In the more than five decades since the Stonewall uprising in New York City gave birth to the modern LGBTQA rights movement, there has been transformational progress and momentous causes for celebration including the legalization of gay marriage and extension of workplace protections under the Civil Rights Act.
But the rights of LGBTQA individuals, particularly transgender men and women, continue to be under assault through legislation that bans participation in sports and prohibits transgender men and women from using restrooms that match their gender identity.
In honor of Pride Month, we asked members of the LGBTQA community at Rutgers and their allies to share their thoughts on progress made, the continuing challenges they face and what Pride means to them. Here are their reflections.
Celebrating Trans Literature
Director of the Women’s and Gender Studies program
Editrix of LittlePuss Press
We are, as anyone paying attention knows, in a time of increasingly intense attacks, both on the legal rights of trans people (already this year, a record number of bills restricting trans rights have been proposed in U.S. state legislatures, and we’re only halfway through) and on the (nevertheless growing) cultural acceptance of the idea that being trans is okay. Transphobic rhetoric, moreover, comes not only from the usual suspects on the Christian and authoritarian right, but also from numerous cultural figures who claim to be liberals, feminists and even radical leftists.
In this context, it is important to note that we are also in a time of unprecedented flourishing of trans writing and cultural production. In particular, recent and forthcoming books by trans women are an incredible list. To mention only a few: Bishakh Som’s unsettling and beautiful graphic fiction collection Apsara Engine, Jeanne Thornton’s transcendent reimagining of the Beach Boys as trans, Summer Fun, Jackie Ess’s hilarious and probing novel of cuckoldry, Darryl, Ryka Aoki’s magical and secretly terrifying fantasy, Light From Uncommon Stars, Josie Giles’ propulsive Scots-language sci-fi verse epic Deep Wheel Orcadia, Casey Plett’s dreamlike, painfully realistic story collection A Dream of a Woman, Sybil Lamb’s possibly insane YA novel The Girl Who Was Convinced Beyond All Reason She Could Fly … just compiling this list, I am overwhelmed by joy and hope and, shameful word as it may be, pride.
A Writer’s Reflections on Pride
Distinguished Professor of English
Director, MFA Program in Creative Writing, Rutgers University-Newark
At the beginning of Pride Month, I attended the virtual ceremony of the Lambda Literary Awards, the largest gathering of LGBTQA readers, editors, publishers, and writers to recognize the previous year’s outstanding books. The mood was celebratory, bursts of levity were followed by moments of inspiration as the winners offered heartfelt acceptance speeches and thanked those who offered support and, most importantly, love. We all seemed to be on the same wavelength, congratulating members of our community for doing their part in amplifying LGBTQA voices, experiences, and visibility.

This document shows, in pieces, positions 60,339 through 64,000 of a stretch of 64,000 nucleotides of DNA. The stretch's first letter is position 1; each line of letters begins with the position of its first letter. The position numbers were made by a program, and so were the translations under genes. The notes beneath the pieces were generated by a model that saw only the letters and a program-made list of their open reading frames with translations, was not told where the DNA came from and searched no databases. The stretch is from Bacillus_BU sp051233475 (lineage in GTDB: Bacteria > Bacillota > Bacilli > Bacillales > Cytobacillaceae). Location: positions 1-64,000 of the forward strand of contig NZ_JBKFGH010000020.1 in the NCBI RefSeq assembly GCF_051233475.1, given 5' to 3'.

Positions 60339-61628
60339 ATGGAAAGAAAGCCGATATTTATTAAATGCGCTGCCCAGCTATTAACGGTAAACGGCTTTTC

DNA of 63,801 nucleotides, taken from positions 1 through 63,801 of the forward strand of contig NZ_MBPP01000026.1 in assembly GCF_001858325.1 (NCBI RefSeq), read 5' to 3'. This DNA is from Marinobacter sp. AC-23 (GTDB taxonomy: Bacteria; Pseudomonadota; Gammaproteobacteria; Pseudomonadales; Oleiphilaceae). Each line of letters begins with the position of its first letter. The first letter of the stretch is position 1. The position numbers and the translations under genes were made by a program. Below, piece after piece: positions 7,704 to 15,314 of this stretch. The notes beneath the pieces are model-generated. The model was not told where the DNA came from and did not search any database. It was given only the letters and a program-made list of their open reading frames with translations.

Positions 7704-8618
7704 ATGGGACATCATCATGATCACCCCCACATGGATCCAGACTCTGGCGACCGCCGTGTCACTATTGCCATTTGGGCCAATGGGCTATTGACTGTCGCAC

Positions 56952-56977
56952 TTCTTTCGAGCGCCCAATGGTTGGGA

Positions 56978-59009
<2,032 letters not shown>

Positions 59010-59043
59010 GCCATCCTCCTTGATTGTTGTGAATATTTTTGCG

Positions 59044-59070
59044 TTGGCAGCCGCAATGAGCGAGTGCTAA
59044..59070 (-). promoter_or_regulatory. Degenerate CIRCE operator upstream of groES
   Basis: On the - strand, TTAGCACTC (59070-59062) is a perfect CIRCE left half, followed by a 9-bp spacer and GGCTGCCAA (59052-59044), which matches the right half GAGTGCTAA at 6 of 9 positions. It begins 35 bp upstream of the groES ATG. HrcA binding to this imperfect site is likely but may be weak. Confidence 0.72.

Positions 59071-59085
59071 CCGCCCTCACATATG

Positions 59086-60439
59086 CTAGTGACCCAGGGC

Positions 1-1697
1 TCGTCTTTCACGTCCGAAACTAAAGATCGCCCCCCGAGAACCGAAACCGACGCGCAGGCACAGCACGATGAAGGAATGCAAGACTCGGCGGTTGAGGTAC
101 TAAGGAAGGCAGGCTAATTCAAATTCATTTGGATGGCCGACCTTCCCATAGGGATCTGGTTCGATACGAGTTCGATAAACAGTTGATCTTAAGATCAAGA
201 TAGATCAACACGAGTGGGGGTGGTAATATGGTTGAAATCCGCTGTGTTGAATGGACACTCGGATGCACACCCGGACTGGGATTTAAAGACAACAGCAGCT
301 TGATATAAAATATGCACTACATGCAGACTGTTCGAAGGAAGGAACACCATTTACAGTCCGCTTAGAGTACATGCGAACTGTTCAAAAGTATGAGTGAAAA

Because we were virtual, I sensed there was an extra effort by the hundreds of viewers to flood the chat box with flower emojis, rainbows, and expressions of joy—exclamation marks a must. Indeed, we were all beginning to feel the relief of resurfacing after that lengthy pandemic shutdown. But returning to public life also meant coming back to the unsettling realities of violence and discrimination against the queer communities. The reminders were immediate by way of the anti-transgender sports bans gaining traction across the nation. The most recent one was signed into law on the day of the awards. June also marks the horrific anniversary of The Pulse gay nightclub shootings.
And yet, we LGBTQA writers were still able to write, to publish, and to connect with our beloved readers. It’s the creative impulse, but also a responsibility — a sentiment echoed by a number of writers that evening. We have an obligation to ourselves, to our communities, and to the youth who remind us of our younger selves when we were searching for those books that made us feel real, valued, and alive. Because, indeed, many of us survived our families, our schools, our towns and cities, and we have been tasked with sending out an important message: You are possible, you belong, you are loved for who you are.
This summer I turn 51. And I have spent much time reflecting on my writer’s journey. I have been blessed with a gift, but also with the time and resources to pursue my passion. And no matter how loud the hate and intolerance, my voice is always louder because I know more people are listening to me through my books. And I am part of a larger collective. We are undefeatable. We will not be silenced.
This was excerpted from a longer story featuring members of the broader Rutgers University community. Read full story here.